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Deep-Sea Eukaryotic Life 2017 Expedition – Log 2

Co-Chief Scientist Sebastian Sudek and Rachel Harbeitner Clark collect a subsection of a sediment core for microbiological analysis. The sample was collected from 3,600 meters below the surface. Photo by Charmaine Yung.

Deep-Sea Eukaryotic Life 2017 Expedition – Log 2

David Needham

One of our goals today was to find and sample a large phytoplankton bloom to study phytoplankton and bacterial associations. Although blooms often occur in the spring, they can be hard to predict, and the ocean doesn’t give its secrets away easily! Fortunately, we identified a large bloom using observations from satellite chlorophyll sensors in space and measurements of fluorescence taken with the ship. The bloom covered a large region of the ocean and was about 50 times the typical chlorophyll values for the region and about 10 times the current levels of the surrounding waters (in the bloom the chlorophyll level was 20 micrograms per liter). Charmaine Yung, our co-chief scientist, will assess the phytoplankton and bacteria in the samples collected in the bloom. She is in the process of trying to culture them as well.

This image (courtesy of NASA’s MODIS satellite) shows chlorophyll concentration in the ocean. We are located in an area with a high concentration of chlorophyll, a signifier of a phytoplankton bloom.

Today we had a second successful dive with the ROV Doc Ricketts. On this dive to 3,600 meters, we retrieved the seafloor incubation experiments set out by Maria Hamilton the day before, and collected 20-centimeter-long sediment cores for Rachel Harbeitner Clark’s research. With many cores coming on board at once, many members of the science team pitched in to help process these cores, getting muddy in the process. Each core was photographed, and then samples were taken for microbiology and geochemistry analyses. Researchers will identify the active microbial communities within the cores (via the microbes’ DNA) and determine the substrates that fuel their growth. While the microbes’ primary source of energy is exported from the surface ocean over three kilometers away, thankfully, we researchers aren’t that far from our food source; meals on board the ship have been excellent.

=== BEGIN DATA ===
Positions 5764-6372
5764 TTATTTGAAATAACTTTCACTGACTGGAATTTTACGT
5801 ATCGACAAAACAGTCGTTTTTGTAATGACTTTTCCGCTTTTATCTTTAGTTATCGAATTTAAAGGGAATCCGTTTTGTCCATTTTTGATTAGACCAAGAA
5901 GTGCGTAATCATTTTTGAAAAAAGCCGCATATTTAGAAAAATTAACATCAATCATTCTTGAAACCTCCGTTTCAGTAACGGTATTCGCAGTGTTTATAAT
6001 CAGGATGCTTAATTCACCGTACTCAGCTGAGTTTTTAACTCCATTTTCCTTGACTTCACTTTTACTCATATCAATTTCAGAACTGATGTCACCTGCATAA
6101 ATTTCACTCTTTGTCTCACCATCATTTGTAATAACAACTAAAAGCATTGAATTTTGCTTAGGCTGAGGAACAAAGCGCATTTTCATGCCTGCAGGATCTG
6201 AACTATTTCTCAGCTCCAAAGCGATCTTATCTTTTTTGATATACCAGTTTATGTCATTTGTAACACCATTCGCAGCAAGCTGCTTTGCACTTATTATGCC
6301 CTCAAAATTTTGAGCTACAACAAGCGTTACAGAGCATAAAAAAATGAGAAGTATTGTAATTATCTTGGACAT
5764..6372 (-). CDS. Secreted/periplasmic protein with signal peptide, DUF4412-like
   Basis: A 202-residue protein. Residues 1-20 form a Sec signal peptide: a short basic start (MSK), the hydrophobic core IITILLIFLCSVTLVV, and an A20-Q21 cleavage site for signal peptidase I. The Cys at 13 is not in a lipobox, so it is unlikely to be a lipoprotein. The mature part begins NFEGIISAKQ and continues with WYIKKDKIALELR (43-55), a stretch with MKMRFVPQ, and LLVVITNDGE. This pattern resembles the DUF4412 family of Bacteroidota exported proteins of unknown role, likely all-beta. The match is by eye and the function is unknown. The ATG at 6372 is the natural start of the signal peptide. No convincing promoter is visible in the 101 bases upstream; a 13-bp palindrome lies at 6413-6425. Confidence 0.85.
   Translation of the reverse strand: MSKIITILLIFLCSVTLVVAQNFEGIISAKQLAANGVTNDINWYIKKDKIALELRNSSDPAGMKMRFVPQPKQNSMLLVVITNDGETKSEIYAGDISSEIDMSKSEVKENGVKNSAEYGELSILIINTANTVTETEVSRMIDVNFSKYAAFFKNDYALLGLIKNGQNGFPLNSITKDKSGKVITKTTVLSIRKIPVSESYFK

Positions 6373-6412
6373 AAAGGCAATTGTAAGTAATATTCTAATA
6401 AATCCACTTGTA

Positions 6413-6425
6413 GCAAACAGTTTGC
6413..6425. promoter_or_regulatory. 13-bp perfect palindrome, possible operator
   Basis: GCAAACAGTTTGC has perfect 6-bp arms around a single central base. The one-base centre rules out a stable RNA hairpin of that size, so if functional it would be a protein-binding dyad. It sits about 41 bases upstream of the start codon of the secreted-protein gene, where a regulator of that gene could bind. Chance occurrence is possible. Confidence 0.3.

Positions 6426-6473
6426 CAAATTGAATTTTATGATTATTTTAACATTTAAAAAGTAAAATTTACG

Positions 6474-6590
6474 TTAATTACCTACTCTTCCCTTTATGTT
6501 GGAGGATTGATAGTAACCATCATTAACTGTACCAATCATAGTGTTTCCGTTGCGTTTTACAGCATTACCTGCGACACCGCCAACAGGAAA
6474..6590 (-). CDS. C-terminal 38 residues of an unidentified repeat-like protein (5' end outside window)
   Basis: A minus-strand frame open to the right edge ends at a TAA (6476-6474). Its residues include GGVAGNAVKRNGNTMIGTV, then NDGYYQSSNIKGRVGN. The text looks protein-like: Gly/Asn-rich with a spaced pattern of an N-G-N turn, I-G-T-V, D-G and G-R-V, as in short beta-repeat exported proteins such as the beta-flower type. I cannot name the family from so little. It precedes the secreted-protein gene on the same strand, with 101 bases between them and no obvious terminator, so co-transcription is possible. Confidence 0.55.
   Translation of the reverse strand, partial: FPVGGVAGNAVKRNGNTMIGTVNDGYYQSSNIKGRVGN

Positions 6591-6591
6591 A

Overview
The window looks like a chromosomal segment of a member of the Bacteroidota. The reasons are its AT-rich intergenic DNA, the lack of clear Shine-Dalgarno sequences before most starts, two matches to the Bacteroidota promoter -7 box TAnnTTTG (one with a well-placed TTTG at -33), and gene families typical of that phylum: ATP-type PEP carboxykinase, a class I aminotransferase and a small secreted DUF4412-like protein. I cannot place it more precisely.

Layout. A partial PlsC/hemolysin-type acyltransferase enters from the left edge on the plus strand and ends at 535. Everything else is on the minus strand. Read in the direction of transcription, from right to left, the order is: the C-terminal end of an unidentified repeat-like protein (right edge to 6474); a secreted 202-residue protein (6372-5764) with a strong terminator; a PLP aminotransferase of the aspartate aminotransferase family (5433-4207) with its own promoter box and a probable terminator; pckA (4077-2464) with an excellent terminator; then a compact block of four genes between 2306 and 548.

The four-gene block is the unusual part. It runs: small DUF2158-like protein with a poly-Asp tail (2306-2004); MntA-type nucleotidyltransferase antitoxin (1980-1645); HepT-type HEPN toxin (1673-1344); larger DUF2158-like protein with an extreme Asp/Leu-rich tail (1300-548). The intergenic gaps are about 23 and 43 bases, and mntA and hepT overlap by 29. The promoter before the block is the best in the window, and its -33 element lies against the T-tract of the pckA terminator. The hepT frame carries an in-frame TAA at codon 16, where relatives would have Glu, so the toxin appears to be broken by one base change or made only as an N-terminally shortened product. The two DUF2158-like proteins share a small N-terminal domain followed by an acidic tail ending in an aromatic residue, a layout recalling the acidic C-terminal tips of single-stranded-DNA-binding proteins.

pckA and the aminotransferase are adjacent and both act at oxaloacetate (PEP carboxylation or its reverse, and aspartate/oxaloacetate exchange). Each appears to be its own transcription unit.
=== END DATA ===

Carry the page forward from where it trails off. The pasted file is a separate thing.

After the sediment cores are collected, each one is photographed for future reference, as shown in this image. Photo by Charmaine Yung.
Co-Chief Scientist Sebastian Sudek and Rachel Harbeitner Clark collect a subsection of a sediment core for microbiological analysis. The sample was collected from 3,600 meters below the surface. Photo by Charmaine Yung.
Rachel Harbeitner Clark and Mohammad Moniruzzaman collect samples from subsections of a sediment core for more microbiological analyses. Photo by Charmaine Yung.
Co-Chief Scientist Sebastian Sudek on the bridge of the R/V Western Flyer.

About Deep-Sea Eukaryotic Life 2017 Expedition

For seven days, the Marine Microbial Ecology Group will participate in the Deep-Sea Eukaryotic Life Expedition aboard the R/V Western Flyer.